The produce industry’s umbrella entity, United Fresh publishes a quarterly review of what sales patterns are in the produce department. For the 4th quarter, 2018 and the year in total interesting facts emerge for citrus. As a whole, fresh produce sales slightly increased in 2018. While shopping in the 4th quarter, 2018; 98% of the consumers purchased fresh fruits and/or vegetables with fruit accounting for 45.6% of the volume purchased. This was a slight drop from the comparable time in 2017. For citrus, mandarin sales were down some 6.5%, orange sales were even with the 4th quarter, 2017 and lemon sales were up 8.7% over the same period in 2017.
Not too surprising when one considers that the 2017/18 crop for oranges as one of the best in terms of quality and flavor on record which eventually yielded almost record returns. Ditto to some degree for mandarins BUT the 4th quarter 2018 was adversely affected by inconsistent quality and price of off shore product lingering in the marketplace. This created confusion at the retail level and consumers dissatisfied with off shore product being offered failed to sustain citrus purchases even though California was on the market.
However, 2018 as a whole was deemed very positive for oranges, lemons, and mandarins inasmuch the first six months of the calendar year were outstanding in terms of pounds purchased and dollars spent. The 4th quarter of 2018 is a topic of concern for CCM and the industry as we try and determine whether this was an aberration relative to excess tonnage and inconsistent quality from off shore locations or the beginning of a trend that could turn into a problem resulting in an industry crisis.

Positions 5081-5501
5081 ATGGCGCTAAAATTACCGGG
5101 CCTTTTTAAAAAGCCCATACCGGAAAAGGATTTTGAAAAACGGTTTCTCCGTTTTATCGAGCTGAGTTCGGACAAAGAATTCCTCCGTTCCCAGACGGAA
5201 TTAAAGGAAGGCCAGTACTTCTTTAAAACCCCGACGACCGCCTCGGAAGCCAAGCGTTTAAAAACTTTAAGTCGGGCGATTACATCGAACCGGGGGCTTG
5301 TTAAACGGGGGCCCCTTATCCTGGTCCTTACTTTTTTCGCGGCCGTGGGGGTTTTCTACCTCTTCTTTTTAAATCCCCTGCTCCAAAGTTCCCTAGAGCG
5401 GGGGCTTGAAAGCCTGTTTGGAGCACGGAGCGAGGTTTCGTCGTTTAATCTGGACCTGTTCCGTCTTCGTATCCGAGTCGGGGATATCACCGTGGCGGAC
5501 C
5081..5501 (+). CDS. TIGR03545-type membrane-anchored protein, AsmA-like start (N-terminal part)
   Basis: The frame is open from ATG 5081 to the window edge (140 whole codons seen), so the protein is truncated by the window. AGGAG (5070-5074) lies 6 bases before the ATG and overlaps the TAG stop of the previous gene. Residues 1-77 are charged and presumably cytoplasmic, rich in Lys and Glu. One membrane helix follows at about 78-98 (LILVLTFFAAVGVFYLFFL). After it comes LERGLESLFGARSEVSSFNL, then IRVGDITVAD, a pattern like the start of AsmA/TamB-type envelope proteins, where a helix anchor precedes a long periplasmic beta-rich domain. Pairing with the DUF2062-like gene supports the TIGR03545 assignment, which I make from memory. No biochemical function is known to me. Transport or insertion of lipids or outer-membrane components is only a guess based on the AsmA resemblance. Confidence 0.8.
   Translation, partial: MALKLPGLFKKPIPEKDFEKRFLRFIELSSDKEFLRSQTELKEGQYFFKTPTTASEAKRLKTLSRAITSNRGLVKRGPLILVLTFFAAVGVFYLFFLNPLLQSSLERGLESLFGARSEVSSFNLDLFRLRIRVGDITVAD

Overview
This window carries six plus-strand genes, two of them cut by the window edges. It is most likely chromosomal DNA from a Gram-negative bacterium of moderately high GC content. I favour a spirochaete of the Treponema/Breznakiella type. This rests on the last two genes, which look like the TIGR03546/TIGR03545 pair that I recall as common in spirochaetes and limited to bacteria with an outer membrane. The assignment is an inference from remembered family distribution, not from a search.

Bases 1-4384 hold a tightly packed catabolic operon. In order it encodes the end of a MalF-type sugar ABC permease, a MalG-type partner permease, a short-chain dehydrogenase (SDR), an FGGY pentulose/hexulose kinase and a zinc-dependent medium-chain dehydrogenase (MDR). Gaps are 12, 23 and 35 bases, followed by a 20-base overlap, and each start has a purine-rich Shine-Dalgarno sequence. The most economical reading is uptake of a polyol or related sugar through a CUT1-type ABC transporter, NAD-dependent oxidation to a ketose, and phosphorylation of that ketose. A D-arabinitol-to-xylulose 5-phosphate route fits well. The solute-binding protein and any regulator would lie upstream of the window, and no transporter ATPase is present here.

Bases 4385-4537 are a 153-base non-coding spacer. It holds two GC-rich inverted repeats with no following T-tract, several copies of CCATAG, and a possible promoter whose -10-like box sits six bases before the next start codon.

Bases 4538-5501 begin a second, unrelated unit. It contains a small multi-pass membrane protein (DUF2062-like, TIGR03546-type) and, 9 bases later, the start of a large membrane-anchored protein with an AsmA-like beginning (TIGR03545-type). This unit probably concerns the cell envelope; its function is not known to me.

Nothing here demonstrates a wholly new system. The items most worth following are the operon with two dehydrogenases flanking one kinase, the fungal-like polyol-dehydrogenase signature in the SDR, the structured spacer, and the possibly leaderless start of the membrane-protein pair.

The data above was emphasized over and over at the Marketing Workshop held at last Thursday’s Citrus Showcase. Quality sells and initial product from California was less than normal. That coupled with dissatisfaction on lingering off shore product slowed sales significantly panel members emphasized. Furthermore, very inexpensive grapes from California also lingered capturing shelf space normally assigned to citrus. What does this portend for the second half of the season? Panel members from the sales desks were optimistic regarding the quality of the fruit but hesitant to state small sizes would bring any return to growers. Can the second half of the orange/mandarin season offset the first half? “That depends” was the universal statement inasmuch it is expected that utilization will go down, size structure does matter and marketers need to work with retailers to bring customers back to the citrus section.